That enraged the driver, who then hopped out of his car and punched the guy who had touched his hood. The victim fell to the ground. The driver then turned his anger on the second pedestrian and started beating him. Then he went back to the first victim and continued to punch and kick him until the cops arrived and broke it up.

The driver was arrested and booked on battery charges.

There’s a clear pattern in the type of urban environment in which cases like these occur. When drivers become violently enraged at people outside of cars who impinge on their ability to drive as fast as they want, it tends to be on car-centric streets whose design invites aggressive driving. Streets like Geneva, Third, and Eddy have multiple, wide traffic lanes, and little space for people walking and biking. While other factors may be involved, we can’t ignore the fact that such conflicts often happen on the car-dominated traffic sewers that often tear through SF’s low-income communities, rather than on streets where sharing space is the norm.

  • Gezellig

    Yup! Or the antigay one. Lots of parallels in terms of the cluelessness of unintrospective majority privilege. Down to the letter of the “why can’t you be civil?” (read: “why make a fuss about the status quo?”) comment.

    “Aren’t civil unions enough? You get so much now! And it is definitely fully, justly and perfectly optimized for your needs so anything better is whining. Just smile and stay within that. Oh, and you and the rest of your kind will be judged as a group the first second a single one of you has a bad day or gets mad about the disparity. Thanks!”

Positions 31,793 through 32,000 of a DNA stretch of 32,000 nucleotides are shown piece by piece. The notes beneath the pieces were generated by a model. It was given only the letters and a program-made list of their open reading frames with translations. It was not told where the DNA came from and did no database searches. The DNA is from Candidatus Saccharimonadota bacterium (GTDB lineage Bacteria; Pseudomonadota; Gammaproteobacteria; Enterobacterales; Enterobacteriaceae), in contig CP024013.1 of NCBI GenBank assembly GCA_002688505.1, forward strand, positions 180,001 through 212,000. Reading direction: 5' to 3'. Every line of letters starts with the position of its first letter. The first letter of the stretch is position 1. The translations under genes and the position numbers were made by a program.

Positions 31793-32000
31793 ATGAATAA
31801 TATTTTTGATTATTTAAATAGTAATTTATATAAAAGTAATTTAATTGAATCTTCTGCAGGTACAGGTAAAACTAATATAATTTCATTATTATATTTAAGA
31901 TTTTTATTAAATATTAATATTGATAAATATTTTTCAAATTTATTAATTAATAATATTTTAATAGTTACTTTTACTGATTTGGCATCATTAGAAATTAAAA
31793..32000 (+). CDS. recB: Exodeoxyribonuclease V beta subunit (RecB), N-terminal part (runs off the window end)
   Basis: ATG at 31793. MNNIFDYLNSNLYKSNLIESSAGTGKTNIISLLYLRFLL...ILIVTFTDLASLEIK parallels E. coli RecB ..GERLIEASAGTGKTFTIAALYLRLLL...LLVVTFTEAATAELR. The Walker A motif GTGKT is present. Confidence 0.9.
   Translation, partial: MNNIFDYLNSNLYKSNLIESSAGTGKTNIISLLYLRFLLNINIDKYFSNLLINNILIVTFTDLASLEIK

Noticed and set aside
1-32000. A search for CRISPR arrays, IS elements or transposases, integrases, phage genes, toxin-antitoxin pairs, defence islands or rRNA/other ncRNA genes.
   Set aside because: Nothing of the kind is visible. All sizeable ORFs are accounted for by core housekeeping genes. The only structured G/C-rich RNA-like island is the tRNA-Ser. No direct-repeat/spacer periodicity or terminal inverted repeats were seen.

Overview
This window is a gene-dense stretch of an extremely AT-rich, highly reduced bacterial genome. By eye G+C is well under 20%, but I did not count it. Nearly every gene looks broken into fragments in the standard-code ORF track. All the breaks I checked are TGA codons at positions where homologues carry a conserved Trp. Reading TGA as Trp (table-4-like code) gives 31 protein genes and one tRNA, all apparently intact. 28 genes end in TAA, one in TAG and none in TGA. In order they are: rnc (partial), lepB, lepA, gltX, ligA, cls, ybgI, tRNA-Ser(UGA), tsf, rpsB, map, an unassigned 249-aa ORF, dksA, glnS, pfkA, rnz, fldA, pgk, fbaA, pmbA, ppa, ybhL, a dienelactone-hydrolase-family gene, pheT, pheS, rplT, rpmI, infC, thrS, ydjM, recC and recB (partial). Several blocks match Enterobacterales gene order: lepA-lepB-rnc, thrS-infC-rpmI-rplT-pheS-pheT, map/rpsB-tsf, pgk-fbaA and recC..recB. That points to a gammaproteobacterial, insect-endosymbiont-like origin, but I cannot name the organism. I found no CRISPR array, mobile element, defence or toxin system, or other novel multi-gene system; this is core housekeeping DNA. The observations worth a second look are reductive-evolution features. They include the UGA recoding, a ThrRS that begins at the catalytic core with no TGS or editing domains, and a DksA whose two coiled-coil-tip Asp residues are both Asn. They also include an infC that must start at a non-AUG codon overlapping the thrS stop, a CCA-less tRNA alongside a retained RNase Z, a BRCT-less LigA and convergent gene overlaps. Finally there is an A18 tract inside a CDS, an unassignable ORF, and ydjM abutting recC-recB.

“Isn’t the 1.4% of SF roadspace already devoted to bikes enough? You get so much now! And that 1.4% is definitely fully, justly and perfectly optimized for your mode so anything better is whining. Just smile and stay within that. Oh, and you and the rest of your kind will be judged as a group the first second a single one of you has a bad day or gets mad about the disparity. Thanks!”

    Lol. Great way to do public policy–especially public roadways we all pay for and use!

  • Gezellig

    Thanks! The tired illusory-correlation-laden Respectability Politics were too hilariously clueless not to address.

  • Lego

    It only takes once

  • Gezellig

    Yup.

    There has never been a single time…ever…that I’ve biked down Valencia WITHOUT there being double-parking.

    Literally. Ever.

    And I bike it all the time.